No moon so it’s last day of Ramadaan
TODAY marks the final day of Ramadaan as the new crescent moon, which signals the end, was not sighted last night at the traditional Three Anchor Bay observation as thousands of Muslims gathered on the Sea Point promenade for the announcement of Eid-ul-fitr.
Families gathered on the grass ready to break their fast as the sun set ahead of the potential sighting.
The Islamic calender is based on the lunar system and to determine the start and end of each month, the Crescent Observers Society of South Africa gathers at different viewing areas to make these determining calls.
As Ramadaan is the holiest of months in the Muslim calender – marked by 29 or 30 days of fasting – interest in this particular moon sighting is always high.
The sighting has to be with the naked eye, as prescribed by Islamic practice.
Traditionally, thousands turn up at Three Anchor Bay with their prayer mats and picnic baskets.
The society or maankykers (moon-watchers), as they are referred to by local Muslims, also send members to Oudekraal, Signal Hill, Soetwater and Stellenbosch.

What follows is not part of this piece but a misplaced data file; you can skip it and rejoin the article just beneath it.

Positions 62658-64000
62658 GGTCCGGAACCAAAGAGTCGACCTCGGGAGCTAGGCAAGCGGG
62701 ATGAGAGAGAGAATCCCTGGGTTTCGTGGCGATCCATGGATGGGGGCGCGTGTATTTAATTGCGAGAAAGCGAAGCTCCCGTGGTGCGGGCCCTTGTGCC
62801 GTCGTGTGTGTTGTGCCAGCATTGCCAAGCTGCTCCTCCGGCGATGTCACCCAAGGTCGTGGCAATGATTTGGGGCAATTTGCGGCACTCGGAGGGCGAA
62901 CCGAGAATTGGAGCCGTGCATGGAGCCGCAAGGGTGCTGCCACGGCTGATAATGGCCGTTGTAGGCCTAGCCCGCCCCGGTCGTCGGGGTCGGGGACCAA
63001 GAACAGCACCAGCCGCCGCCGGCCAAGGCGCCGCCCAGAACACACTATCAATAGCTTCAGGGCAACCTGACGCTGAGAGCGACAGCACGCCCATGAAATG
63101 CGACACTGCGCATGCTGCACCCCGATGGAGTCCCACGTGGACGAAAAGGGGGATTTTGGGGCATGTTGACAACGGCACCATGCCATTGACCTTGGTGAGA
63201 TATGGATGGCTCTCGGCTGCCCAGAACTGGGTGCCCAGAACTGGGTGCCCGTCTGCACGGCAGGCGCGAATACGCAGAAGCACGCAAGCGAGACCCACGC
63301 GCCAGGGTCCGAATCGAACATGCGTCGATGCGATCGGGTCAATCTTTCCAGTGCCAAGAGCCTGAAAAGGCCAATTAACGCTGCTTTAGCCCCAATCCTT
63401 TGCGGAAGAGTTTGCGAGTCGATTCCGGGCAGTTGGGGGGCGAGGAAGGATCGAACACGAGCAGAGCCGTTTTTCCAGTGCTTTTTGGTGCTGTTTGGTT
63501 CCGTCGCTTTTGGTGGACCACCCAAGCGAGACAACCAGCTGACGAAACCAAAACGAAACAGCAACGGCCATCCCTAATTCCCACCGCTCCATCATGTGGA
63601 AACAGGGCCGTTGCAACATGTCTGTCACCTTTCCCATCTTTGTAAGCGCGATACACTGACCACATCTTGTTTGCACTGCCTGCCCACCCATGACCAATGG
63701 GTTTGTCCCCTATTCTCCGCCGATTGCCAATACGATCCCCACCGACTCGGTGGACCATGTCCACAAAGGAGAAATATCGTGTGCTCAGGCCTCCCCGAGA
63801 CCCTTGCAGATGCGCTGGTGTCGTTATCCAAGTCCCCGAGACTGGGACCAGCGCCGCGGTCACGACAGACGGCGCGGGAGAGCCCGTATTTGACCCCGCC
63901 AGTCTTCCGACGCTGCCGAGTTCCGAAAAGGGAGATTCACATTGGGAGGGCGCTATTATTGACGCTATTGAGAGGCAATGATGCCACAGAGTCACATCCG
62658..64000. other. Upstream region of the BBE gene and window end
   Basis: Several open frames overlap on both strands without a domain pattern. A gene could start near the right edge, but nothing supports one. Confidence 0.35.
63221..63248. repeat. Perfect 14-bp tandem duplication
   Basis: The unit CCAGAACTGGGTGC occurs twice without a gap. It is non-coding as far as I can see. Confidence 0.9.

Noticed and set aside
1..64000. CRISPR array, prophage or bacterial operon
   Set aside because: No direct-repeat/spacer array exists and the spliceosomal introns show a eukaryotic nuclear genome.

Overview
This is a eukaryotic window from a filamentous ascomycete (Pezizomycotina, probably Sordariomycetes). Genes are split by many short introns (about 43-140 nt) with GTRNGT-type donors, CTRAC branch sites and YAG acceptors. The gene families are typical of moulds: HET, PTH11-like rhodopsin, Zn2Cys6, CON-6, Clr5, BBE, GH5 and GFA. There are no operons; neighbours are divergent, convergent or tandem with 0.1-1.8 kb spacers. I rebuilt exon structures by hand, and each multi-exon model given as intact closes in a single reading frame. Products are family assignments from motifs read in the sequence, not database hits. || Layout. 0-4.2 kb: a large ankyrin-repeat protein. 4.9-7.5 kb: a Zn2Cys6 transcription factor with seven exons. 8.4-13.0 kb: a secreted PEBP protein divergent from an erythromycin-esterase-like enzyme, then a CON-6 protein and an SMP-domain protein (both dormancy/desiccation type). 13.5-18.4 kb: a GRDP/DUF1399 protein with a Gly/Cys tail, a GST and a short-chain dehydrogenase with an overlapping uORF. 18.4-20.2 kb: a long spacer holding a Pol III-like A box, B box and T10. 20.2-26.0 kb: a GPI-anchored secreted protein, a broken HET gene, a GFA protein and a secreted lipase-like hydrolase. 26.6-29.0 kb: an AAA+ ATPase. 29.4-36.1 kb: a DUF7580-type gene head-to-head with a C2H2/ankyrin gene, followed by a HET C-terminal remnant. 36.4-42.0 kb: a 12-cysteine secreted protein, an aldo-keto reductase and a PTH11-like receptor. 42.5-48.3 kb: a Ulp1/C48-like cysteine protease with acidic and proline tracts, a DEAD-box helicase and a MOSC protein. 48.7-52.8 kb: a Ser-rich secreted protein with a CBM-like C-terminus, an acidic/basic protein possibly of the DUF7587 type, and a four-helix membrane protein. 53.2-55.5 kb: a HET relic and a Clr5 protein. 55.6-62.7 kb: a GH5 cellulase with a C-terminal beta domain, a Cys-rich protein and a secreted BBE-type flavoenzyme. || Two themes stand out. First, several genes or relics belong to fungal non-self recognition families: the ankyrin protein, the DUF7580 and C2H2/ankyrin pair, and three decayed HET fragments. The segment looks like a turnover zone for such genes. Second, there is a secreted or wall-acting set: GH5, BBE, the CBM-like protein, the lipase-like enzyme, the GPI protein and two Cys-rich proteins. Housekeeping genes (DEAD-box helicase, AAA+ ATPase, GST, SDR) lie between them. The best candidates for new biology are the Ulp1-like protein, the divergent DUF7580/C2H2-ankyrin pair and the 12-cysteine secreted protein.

Crucial to the sighting is the position of the sun when it sets. Observers look at the invisible arc between Venus and the sunset for the moon.
However, the moon was not sighted yesterday, meaning today will be the last day of Ramadaan and Eid will be celebrated tomorrow.
Mogamat Yusuf Pandy, chairman of the Crescent Observers Society of South Africa, said they have 41 minutes after the sun sets to observe the moon, and con- firmed it had not been sighted.
As Muslims awaited the announcement, children played and people chatted.
As sunset approached, the smell of soup and savoury treats was abundant.
Muslim religious leaders who sat in front of the crowds facing the setting sun prepared themselves to break their fast before leading everybody in prayer.
When the sun set families sat together and shared a meal.
A few minutes later men started moving forward with their prayer mats to pray under the leadership of Pandy.
Shakirah van der Berg of Mitchells Plain said it was the first time she and her family
‘It is nice to see everybody coming together’
had attended the moon sighting and was glad she could make it this year.
She said the family was ready for Eid as they had done all their shopping.
“We are going to make bout, sout vleis, tongue, roast and seafood.”
Soraya Adams, who wasthere with her family of six, said they usually attended the moon sighting every year, but hadn’t done so for the past two years.
“It was such a lovely day. The environment is nice and the hype around the sighting of the moon. It’s nice to see everybody coming together. But it’s also a sad time as it means Ramadaan is coming to an end.”
She too was ready for Eid, and a meal of leg of lamb, chicken, seafood and trifle.